A federal judge has ruled Juneau can keep collecting fees from cruise ship passengers. But the judge sided with the cruise industry which sued over how the funds are spent.
Juneau’s local government collects $8 per cruise ship passenger. It uses those funds to build things like bigger docks for bigger cruise ships.
But it’s also funded things like extra crossing guards, public bathrooms and a seawalk it says serves the million-plus cruise ship visitors arriving downtown annually.
The industry sued in 2016 alleging the city spends the money too freely. Its complaint challenged the legality of the fees which brought in more than $8 million last year and is expected to increase with the number of visitors.
In his 35-page ruling, Judge H. Russel Holland accepted the industry’s arguments that fees need to be connected to the vessel. He used an example: Funding a gangplank used by both passengers and the general public would be okay. But funding a nearby sidewalk — which isn’t attached to a ship — would not be.
“We don’t know exactly what this means yet and we’re still trying to digest the sum total of his order,” Juneau City Manager Rorie Watt said Thursday.
This week the city put out a call for proposals from the public on how to allocate the next round of passenger fees.
“We’re going to be closely reading Judge Holland’s order in figuring out what our next steps are,” Watt said.
Maritime lawyer Joe Geldhof wrote the initiative that Juneau voters passed in 1999 creating the marine passenger fee.
“This isn’t a win so much for the cruise ship lines and the cruise ship industry as rebuking the sort of undisciplined spending on the part of the city and borough and the recommendations by the city and borough staff,” Geldhof said. “Judge Holland appears to have said that collecting the fees is fine, but how the funds derived from the passenger ship fees is where the big problem is.”
There are also wider implications. Other coastal communities — like Ketchikan — levy their own passenger fees. And there’s the statewide head tax passed by voters in 2006 which is similarly structured. The state collected more than $18.5 million last year in passenger fees; the lion’s share went to port communities.
Geldhof said the state’s attorney general needs to give guidance to other communities on how it should spend this revenue going forward.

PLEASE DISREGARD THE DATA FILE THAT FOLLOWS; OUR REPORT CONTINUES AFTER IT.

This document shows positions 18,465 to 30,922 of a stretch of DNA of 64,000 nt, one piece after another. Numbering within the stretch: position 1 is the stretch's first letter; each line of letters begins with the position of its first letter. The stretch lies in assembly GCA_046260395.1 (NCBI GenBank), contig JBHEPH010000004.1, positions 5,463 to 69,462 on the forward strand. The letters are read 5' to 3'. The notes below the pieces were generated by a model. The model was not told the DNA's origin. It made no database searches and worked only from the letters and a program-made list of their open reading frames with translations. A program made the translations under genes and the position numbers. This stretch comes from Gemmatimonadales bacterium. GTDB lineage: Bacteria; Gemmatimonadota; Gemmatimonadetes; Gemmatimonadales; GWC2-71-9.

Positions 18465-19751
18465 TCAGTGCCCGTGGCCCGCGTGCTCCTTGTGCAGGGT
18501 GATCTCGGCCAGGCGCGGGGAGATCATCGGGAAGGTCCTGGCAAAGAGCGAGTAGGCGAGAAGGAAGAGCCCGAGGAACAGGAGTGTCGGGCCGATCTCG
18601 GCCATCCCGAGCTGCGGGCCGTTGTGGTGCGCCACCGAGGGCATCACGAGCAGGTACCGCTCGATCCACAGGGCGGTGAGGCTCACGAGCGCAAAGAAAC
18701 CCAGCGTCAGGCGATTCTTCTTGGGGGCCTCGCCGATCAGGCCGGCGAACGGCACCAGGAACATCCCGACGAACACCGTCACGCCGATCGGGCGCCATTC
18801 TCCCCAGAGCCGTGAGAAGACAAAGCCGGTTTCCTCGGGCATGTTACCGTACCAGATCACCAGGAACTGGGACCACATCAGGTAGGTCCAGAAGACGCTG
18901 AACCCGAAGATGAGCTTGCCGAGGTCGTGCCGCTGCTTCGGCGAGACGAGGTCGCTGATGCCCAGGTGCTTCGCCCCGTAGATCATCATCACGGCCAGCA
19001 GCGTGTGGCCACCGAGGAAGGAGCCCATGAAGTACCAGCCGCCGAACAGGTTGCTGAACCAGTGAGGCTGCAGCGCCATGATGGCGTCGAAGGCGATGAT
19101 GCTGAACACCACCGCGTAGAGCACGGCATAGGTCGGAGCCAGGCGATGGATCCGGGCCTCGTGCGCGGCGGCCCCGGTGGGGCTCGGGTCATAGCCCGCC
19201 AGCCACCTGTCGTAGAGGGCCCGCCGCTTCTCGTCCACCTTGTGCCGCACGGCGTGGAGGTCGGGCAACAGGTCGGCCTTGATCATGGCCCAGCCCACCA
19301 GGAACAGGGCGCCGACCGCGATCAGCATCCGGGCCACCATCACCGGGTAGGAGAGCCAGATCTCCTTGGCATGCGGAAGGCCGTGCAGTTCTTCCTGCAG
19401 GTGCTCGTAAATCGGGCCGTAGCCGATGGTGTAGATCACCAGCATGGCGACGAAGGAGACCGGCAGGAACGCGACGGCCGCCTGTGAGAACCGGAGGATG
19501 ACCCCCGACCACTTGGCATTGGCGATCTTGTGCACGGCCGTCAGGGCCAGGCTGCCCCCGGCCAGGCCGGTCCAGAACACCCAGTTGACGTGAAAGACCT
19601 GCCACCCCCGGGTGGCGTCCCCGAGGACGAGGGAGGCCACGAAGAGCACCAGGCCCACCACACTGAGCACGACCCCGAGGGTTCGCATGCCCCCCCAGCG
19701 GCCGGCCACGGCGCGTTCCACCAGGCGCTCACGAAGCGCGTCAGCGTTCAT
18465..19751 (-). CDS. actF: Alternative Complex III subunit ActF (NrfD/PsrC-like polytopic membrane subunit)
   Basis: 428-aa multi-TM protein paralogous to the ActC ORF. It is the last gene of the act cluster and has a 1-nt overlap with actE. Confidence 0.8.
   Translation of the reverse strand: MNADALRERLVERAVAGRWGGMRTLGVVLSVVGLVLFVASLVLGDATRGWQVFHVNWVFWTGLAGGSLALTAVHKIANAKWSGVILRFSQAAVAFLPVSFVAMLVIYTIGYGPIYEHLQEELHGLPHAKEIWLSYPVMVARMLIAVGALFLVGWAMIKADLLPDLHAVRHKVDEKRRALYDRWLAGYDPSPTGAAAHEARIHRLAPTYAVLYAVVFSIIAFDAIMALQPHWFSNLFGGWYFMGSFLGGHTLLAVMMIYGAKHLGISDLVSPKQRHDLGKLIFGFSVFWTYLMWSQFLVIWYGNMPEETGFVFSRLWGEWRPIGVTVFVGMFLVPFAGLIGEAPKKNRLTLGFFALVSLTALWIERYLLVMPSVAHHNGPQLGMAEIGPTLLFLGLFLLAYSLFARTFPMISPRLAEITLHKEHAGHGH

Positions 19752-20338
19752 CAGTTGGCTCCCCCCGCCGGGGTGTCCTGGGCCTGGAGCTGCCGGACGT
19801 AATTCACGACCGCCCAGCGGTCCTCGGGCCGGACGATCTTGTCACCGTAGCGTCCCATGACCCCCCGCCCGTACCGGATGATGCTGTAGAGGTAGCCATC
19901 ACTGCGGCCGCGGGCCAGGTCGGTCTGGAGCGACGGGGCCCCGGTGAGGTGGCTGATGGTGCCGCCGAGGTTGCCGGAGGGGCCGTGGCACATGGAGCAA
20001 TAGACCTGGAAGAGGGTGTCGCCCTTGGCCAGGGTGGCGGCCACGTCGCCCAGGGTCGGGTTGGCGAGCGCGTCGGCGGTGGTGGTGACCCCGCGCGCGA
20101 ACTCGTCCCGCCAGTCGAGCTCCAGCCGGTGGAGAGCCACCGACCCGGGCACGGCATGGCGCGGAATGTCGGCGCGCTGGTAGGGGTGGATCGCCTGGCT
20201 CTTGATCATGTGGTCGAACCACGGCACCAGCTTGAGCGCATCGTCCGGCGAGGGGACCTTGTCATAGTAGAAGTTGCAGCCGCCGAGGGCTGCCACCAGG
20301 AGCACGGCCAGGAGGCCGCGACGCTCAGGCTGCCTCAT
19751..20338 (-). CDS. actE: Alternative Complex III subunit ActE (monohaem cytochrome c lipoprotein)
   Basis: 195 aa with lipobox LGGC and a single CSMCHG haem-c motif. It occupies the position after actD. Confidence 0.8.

The cruise industry welcomed Thursday’s ruling.
“We are pleased with the ruling and the clarity with which the judge detailed his opinion,” Cruise Lines International Association Alaska President John Binkley said in a statement. “Our primary goal was to seek guidance from the court so both the industry and communities understand the rules going forward.”
The cruise lines, he added, won’t appeal.
Without further appeals, this decision marks the end of a two-and-a-half-year saga that cost the City and Borough of Juneau $800,000 for its legal defense.
Some of which was paid for with passenger fees.
Alaska has a lot going on right now.
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- Donna Arduin is no longer in charge of the state budget for Gov. Mike Dunleavy’s administration. Dunleavy’s chief of staff says the decision was “made unanimously within the leadership of the governor’s office.”
- The move frees up nearly $11 million in funding from federal law enforcement programs, including money for local communities and tribal entities for addressing domestic violence, sexual assault, and other violent crimes. The state will also get three new federal prosecutors who will be focused on rural Alaska.
- An email from Alaska's former first lady sheds new light on the actions that drove Lt. Gov. Byron Mallott from office, suggesting he may have invited a woman into his room, newly released emails show.
- A new Alaska group hopes to overhaul the state's oil and gas tax credit system through a ballot initiative called the Fair Share Act.